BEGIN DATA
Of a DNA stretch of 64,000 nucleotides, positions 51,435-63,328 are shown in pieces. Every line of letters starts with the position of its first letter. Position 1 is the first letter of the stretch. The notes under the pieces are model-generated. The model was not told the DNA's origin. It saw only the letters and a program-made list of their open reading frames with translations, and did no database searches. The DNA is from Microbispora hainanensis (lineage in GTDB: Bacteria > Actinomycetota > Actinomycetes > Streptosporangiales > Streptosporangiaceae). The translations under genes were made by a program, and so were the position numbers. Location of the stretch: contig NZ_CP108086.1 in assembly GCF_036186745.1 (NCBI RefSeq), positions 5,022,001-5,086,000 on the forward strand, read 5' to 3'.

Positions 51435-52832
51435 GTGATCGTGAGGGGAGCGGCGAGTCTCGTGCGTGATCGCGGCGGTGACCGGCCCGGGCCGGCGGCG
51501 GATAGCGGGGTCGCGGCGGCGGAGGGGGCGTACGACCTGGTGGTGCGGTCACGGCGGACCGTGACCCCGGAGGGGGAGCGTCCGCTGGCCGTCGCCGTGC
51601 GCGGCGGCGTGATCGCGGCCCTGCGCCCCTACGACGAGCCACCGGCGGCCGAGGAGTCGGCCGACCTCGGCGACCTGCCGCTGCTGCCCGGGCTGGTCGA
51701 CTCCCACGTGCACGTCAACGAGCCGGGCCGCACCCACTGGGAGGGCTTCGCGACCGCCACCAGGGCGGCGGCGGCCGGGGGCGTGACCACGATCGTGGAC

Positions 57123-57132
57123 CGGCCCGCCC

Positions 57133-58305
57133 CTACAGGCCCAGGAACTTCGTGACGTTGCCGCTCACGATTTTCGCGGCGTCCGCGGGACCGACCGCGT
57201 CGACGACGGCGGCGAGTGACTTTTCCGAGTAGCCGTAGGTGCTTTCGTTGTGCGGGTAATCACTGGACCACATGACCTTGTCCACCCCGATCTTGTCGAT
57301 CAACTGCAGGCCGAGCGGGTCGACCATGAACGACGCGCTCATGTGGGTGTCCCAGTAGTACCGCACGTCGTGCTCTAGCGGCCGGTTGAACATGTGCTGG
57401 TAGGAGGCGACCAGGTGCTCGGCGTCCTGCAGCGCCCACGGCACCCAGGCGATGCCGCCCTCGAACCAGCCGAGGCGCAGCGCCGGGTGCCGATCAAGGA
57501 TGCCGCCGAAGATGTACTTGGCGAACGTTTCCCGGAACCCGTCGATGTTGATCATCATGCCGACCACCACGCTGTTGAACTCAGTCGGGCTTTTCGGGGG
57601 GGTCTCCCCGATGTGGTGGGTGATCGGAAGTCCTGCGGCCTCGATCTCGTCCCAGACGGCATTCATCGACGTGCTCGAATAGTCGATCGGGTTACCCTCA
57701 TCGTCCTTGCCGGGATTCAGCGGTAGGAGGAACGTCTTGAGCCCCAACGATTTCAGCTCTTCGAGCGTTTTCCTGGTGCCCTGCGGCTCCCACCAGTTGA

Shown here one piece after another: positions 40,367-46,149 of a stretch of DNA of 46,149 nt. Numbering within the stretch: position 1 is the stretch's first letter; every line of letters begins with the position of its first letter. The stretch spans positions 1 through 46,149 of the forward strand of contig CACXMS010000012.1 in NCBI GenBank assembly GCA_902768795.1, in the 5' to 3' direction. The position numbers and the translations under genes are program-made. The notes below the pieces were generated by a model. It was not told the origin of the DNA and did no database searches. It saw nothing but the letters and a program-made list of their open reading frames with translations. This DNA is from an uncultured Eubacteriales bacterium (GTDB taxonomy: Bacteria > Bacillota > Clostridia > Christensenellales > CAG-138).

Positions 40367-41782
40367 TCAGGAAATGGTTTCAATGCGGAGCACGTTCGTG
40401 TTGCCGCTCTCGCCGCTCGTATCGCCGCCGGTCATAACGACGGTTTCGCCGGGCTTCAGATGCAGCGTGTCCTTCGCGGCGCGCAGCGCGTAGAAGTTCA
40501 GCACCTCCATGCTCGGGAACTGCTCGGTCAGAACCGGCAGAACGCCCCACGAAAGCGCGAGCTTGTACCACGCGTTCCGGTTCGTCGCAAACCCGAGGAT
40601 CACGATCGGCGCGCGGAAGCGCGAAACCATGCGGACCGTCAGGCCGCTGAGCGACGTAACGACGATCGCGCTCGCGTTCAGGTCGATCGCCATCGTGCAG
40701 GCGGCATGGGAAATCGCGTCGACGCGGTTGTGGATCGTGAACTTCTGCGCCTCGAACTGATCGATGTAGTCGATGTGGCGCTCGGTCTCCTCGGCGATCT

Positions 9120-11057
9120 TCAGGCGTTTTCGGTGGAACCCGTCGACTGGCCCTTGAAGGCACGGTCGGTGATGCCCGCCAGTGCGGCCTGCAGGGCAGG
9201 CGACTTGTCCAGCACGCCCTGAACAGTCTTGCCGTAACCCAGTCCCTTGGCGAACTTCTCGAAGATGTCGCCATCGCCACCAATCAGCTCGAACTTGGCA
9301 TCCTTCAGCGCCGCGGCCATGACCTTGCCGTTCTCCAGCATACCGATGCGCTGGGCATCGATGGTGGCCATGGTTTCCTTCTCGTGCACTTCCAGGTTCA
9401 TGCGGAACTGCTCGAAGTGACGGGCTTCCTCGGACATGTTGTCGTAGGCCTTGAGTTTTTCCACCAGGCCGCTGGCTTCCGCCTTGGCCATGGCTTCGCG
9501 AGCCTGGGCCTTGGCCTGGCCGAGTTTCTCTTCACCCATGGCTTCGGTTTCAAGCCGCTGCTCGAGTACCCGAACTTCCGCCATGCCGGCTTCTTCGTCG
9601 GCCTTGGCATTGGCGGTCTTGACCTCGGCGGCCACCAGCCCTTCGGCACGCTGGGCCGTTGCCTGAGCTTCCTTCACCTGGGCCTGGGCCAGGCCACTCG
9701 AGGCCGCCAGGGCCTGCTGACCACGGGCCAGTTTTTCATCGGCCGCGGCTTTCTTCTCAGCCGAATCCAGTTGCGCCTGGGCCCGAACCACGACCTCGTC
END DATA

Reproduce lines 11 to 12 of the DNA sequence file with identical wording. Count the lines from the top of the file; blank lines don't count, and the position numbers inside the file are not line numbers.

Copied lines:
57201 CGACGACGGCGGCGAGTGACTTTTCCGAGTAGCCGTAGGTGCTTTCGTTGTGCGGGTAATCACTGGACCACATGACCTTGTCCACCCCGATCTTGTCGAT
57301 CAACTGCAGGCCGAGCGGGTCGACCATGAACGACGCGCTCATGTGGGTGTCCCAGTAGTACCGCACGTCGTGCTCTAGCGGCCGGTTGAACATGTGCTGG